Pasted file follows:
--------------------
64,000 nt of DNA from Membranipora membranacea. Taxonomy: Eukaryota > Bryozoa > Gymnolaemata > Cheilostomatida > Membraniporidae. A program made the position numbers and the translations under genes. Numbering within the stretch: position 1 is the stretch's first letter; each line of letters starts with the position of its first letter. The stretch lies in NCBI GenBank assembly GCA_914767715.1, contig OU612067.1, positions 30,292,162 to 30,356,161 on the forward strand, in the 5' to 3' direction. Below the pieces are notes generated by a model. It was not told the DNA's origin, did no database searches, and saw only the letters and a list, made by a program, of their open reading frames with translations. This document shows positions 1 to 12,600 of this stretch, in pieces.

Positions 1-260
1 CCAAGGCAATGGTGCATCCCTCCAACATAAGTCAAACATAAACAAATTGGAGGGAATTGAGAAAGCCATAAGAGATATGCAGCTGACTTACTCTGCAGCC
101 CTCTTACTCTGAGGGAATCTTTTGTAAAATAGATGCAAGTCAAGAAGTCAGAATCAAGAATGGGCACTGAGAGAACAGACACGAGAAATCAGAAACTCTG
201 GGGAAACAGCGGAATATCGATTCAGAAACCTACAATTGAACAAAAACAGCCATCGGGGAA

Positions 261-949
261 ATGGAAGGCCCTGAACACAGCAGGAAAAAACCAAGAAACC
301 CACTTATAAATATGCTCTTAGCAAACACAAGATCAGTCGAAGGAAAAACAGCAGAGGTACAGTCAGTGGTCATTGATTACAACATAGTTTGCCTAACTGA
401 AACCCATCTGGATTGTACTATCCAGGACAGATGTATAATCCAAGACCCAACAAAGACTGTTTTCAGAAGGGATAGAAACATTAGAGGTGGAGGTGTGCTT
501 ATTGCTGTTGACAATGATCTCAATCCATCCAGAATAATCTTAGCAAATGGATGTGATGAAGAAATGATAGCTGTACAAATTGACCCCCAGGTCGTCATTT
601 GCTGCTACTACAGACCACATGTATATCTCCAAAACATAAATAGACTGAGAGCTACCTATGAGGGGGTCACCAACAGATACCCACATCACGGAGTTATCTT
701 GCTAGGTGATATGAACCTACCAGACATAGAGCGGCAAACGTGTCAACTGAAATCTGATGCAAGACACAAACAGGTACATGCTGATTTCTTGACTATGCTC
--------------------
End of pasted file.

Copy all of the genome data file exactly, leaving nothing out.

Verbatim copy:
64,000 nt of DNA from Membranipora membranacea. Taxonomy: Eukaryota > Bryozoa > Gymnolaemata > Cheilostomatida > Membraniporidae. A program made the position numbers and the translations under genes. Numbering within the stretch: position 1 is the stretch's first letter; each line of letters starts with the position of its first letter. The stretch lies in NCBI GenBank assembly GCA_914767715.1, contig OU612067.1, positions 30,292,162 to 30,356,161 on the forward strand, in the 5' to 3' direction. Below the pieces are notes generated by a model. It was not told the DNA's origin, did no database searches, and saw only the letters and a list, made by a program, of their open reading frames with translations. This document shows positions 1 to 12,600 of this stretch, in pieces.

Positions 1-260
1 CCAAGGCAATGGTGCATCCCTCCAACATAAGTCAAACATAAACAAATTGGAGGGAATTGAGAAAGCCATAAGAGATATGCAGCTGACTTACTCTGCAGCC
101 CTCTTACTCTGAGGGAATCTTTTGTAAAATAGATGCAAGTCAAGAAGTCAGAATCAAGAATGGGCACTGAGAGAACAGACACGAGAAATCAGAAACTCTG
201 GGGAAACAGCGGAATATCGATTCAGAAACCTACAATTGAACAAAAACAGCCATCGGGGAA

Positions 261-949
261 ATGGAAGGCCCTGAACACAGCAGGAAAAAACCAAGAAACC
301 CACTTATAAATATGCTCTTAGCAAACACAAGATCAGTCGAAGGAAAAACAGCAGAGGTACAGTCAGTGGTCATTGATTACAACATAGTTTGCCTAACTGA
401 AACCCATCTGGATTGTACTATCCAGGACAGATGTATAATCCAAGACCCAACAAAGACTGTTTTCAGAAGGGATAGAAACATTAGAGGTGGAGGTGTGCTT
501 ATTGCTGTTGACAATGATCTCAATCCATCCAGAATAATCTTAGCAAATGGATGTGATGAAGAAATGATAGCTGTACAAATTGACCCCCAGGTCGTCATTT
601 GCTGCTACTACAGACCACATGTATATCTCCAAAACATAAATAGACTGAGAGCTACCTATGAGGGGGTCACCAACAGATACCCACATCACGGAGTTATCTT
701 GCTAGGTGATATGAACCTACCAGACATAGAGCGGCAAACGTGTCAACTGAAATCTGATGCAAGACACAAACAGGTACATGCTGATTTCTTGACTATGCTC